Jonathan Edwards was concerned with the faith of his flock. He knew that in order to be faithful to his calling he must constantly make judgments—judgments about the hearts and consciences of the people of his church. Edwards shepherded his flock during a time of revival (the First Great Awakening). When the Spirit works, Satan works, too, doing his counterfeiting work (2 Cor. 11:14). In his A Treatise Concerning Religious Affections, Edwards thinks through how we may discern between true religion and counterfeit religion. He works through some possible indications of whether someone has been truly converted by the Spirit or whether they have not been converted, though they be moral-spiritual-religious. Edwards wrote,
And so it is likely ever to be in the church, whenever religion revives remarkably, till we have learned well to distinguish between true and false religion, between saving affections and experiences, and those manifold fair shows, and glistering appearances, by which they are counterfeited; the consequences of which, when they are not distinguished, are often inexpressibly dreadful. But this means, the devil gratifies himself, that multitudes should offer to God, under the notion of acceptable service, what is indeed above all things abominable to him. But this means, he deceives great multitudes about the state of their souls; making them think they are something, when they are nothing; and so eternally undoes them: and not only so, but establishes many in a strong confidence of their eminent holiness, who, in God’s sight, are some of the vilest hypocrites.
So, where does Edwards settle? What conclusions does he come to when addressing the question of how we might have some assurance that someone is truly converted or not, whether his heart (the seat of the affections) is fully devoted to God or not, whether he loves God or not, whether the love of God has been poured out in his heart or not (Rom. 5:5), whether his affections arise from himself or from God?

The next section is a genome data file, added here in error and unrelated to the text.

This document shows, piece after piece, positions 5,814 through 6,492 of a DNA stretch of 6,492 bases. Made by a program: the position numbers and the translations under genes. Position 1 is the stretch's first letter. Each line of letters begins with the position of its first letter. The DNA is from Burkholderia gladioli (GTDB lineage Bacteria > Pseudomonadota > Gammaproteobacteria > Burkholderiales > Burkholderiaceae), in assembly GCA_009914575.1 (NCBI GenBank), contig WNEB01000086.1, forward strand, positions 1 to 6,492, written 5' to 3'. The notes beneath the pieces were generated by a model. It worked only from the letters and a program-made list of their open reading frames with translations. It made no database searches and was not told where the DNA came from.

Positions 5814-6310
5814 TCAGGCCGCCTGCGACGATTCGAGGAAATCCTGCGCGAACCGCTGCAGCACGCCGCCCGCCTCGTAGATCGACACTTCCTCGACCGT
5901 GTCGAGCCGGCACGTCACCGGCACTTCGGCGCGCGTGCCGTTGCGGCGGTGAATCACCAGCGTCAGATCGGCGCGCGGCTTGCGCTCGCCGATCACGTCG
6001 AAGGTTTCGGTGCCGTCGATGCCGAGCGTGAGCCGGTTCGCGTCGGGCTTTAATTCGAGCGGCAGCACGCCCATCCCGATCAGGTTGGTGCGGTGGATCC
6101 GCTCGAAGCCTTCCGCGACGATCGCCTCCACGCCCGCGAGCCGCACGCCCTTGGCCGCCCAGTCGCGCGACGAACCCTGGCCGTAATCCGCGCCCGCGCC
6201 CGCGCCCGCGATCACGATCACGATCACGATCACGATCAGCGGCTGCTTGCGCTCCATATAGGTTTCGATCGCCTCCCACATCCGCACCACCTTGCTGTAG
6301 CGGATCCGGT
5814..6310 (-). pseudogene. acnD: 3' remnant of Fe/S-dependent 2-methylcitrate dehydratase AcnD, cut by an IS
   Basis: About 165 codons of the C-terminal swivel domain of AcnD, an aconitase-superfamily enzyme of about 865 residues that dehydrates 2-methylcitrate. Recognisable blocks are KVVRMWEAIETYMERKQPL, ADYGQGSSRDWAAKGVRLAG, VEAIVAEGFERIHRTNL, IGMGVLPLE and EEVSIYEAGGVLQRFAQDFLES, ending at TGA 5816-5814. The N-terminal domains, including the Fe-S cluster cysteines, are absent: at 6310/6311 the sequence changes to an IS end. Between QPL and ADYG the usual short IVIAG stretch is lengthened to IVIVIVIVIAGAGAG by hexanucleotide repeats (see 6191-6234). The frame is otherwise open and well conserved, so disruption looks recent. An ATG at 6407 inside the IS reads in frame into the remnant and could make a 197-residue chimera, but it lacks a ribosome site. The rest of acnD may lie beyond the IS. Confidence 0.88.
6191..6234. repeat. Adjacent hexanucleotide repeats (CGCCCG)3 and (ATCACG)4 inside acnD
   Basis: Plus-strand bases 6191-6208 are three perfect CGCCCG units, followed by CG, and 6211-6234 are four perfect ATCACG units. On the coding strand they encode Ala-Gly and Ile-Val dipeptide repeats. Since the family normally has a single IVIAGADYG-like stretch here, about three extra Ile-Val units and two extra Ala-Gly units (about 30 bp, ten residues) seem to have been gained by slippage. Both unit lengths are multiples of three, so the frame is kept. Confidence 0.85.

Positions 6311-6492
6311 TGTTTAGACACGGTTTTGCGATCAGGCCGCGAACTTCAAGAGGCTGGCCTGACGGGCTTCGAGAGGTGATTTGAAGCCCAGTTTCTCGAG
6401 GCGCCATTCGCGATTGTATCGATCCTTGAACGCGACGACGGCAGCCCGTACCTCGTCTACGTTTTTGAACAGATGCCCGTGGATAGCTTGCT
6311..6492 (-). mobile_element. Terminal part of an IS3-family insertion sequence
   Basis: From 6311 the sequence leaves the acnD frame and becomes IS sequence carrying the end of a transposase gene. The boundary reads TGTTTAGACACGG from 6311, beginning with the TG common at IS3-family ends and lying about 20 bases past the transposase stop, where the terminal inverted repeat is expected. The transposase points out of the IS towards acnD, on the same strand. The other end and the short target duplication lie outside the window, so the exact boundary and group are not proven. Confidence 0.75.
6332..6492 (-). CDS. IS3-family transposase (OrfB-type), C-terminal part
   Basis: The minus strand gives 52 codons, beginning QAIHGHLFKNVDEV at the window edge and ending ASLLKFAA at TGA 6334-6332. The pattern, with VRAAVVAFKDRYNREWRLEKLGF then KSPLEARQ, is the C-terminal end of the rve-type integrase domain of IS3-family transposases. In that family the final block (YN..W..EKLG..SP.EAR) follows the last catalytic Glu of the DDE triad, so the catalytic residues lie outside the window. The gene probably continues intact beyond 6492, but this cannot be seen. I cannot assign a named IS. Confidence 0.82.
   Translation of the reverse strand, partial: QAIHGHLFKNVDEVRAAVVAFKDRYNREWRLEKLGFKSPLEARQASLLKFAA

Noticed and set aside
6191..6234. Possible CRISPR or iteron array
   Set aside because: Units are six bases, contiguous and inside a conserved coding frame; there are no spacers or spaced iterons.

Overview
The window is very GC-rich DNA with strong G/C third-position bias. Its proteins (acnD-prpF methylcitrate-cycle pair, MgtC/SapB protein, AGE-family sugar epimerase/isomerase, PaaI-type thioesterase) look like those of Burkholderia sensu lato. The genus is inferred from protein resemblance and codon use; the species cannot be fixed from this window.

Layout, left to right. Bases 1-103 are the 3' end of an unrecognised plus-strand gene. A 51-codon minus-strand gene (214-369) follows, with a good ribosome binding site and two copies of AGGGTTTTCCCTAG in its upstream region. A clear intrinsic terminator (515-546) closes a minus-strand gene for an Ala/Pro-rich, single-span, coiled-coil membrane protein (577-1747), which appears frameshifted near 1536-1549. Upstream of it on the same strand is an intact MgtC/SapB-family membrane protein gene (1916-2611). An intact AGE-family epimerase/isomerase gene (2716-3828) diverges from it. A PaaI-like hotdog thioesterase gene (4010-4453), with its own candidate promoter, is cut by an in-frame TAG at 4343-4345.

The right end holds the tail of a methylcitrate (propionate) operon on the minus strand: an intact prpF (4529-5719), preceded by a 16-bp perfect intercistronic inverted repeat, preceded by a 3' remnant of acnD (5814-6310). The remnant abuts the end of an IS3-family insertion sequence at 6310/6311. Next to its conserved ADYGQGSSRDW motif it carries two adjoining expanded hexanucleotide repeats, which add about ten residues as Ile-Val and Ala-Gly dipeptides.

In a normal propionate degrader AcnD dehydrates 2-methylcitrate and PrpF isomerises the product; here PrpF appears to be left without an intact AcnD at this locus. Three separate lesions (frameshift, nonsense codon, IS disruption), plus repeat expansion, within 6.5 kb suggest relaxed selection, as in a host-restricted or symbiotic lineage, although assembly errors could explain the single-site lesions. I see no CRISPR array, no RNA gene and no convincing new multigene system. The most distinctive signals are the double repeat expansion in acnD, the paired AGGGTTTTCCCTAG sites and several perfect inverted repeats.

Well, in the middle of things (Part 2, Section 12), he states clearly that only God infallibly knows those who have regenerate hearts (1 Sam. 16:7):
How great therefore may the resemblance be, as to all outward expressions and appearances, between a hypocrite and a true saint! Doubtless, it is the glorious prerogative of the omniscient God, as the great searcher of hearts, to be able well to separate between these sheep and goats. And what an indecent self-exaltation and arrogance is it, in poor fallible dark mortals, to pretend, that they can determine and know, who are really sincere and upright before God, and who are not.
Nonetheless, Jesus, Edwards says, has given us rules by which we may form “our judging of others’ sincerity.” Those rules aren’t the ones the typical church of our day has enshrined.
He starts with the negative. Here are some things he says do not prove whether someone is truly converted or not (summarized in my own words):
1. Heightened emotions prove nothing one way or the other (Part 2, Section 1).
2. Heightened emotions which cause the body to react (fainting, falling to ground, jumping up and down, or walking down the aisle) prove nothing one way or the other (Part 2, Section 2).
3. Increased and intense talk about spiritual things proves nothing one way or the other (Part 2, Section 3).
4. A claim that a person did not produce these affections by his own efforts proves nothing one way or the other (Part 2, Section 4).
5. That Scriptures unaccountably come to mind proves nothing one way or the other (Part 2, Section 5).
6. That there is an appearance of love to Christ in our affections proves nothing one way or the other (Part 2, Section 6).
7. That there is a combination of intense affections (love, sorrow, fear, gratitude) proves nothing one way or the other (Part 2, Section 7).